Government Cannot be Sued for Violating its Own Wiretapping Laws

Dec 14, 2012

There’s more bad news on the Fourth Amendment front as the appeals court reviewing a lawsuit filed against the US government for illegally spying on American citizens has declined to rehear the Al-Haramain case.

A federal appeals court is refusing to reconsider its August ruling in which it said the federal government may spy on Americans’ communications without warrants and without fear of being sued.

The original decision by a three-judge panel of the 9th U.S. Circuit Court of Appeals this summer reversed the first and only case that successfully challenged President George W. Bush’s once-secret Terrorist Surveillance Program.

Without comment, the San Francisco-based appeals court announced Wednesday that it would not rehear (.pdf) the case again with a larger panel of 11 judges, effectively setting the stage for a Supreme Court showdown. The appeals court Wednesday also made some minor amendments (.pdf) to its August ruling, but the thrust of it was the same as before.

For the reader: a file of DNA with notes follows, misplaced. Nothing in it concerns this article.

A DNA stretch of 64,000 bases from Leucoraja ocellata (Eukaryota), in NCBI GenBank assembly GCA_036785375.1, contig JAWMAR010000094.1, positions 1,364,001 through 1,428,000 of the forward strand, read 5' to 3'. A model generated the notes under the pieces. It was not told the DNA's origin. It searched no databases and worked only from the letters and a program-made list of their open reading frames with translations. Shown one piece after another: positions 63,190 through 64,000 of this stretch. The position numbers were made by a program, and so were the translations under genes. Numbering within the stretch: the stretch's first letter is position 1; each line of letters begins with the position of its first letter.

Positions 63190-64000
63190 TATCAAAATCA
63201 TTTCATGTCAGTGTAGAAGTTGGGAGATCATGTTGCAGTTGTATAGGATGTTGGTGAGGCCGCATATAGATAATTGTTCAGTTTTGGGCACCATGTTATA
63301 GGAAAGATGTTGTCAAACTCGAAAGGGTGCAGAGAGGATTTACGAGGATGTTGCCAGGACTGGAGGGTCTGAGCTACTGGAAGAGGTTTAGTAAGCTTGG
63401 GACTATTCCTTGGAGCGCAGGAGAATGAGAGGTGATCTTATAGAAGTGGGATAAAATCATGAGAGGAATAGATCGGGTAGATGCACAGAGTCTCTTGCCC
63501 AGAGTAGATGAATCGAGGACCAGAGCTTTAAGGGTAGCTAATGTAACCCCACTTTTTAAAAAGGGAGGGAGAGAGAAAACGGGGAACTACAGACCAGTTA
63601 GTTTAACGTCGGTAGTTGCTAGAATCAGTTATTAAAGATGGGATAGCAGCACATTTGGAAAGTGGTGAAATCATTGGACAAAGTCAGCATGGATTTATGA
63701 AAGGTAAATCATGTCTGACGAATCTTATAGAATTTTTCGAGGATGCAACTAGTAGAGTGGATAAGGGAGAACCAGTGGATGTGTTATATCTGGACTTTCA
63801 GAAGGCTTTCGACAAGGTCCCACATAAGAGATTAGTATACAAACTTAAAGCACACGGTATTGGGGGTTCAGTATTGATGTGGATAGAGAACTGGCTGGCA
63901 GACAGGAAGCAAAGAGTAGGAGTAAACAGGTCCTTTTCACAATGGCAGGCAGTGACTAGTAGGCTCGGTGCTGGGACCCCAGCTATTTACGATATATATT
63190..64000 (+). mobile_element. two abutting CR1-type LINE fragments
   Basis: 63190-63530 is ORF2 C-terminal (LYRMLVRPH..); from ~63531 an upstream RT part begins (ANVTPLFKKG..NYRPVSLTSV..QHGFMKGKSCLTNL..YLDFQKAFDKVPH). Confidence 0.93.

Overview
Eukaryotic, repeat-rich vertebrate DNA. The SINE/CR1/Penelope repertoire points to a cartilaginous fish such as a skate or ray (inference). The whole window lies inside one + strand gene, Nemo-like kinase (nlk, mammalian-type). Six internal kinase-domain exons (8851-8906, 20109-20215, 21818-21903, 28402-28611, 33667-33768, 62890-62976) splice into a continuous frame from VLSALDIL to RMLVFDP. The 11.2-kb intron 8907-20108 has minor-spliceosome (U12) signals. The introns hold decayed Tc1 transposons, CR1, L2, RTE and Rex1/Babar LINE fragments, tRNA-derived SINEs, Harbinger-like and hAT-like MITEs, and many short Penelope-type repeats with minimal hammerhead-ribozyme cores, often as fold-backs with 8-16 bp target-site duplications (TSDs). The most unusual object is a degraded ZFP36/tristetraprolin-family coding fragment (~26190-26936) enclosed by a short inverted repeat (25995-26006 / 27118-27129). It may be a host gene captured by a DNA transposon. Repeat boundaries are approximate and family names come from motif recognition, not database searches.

Not only does this mean the plaintiffs will have to take the case to the Supreme Court (if it will hear the case), but it also means the damages awarded ($20,000 each for the two plaintiffs and $2.5 million in legal fees) have been reversed.

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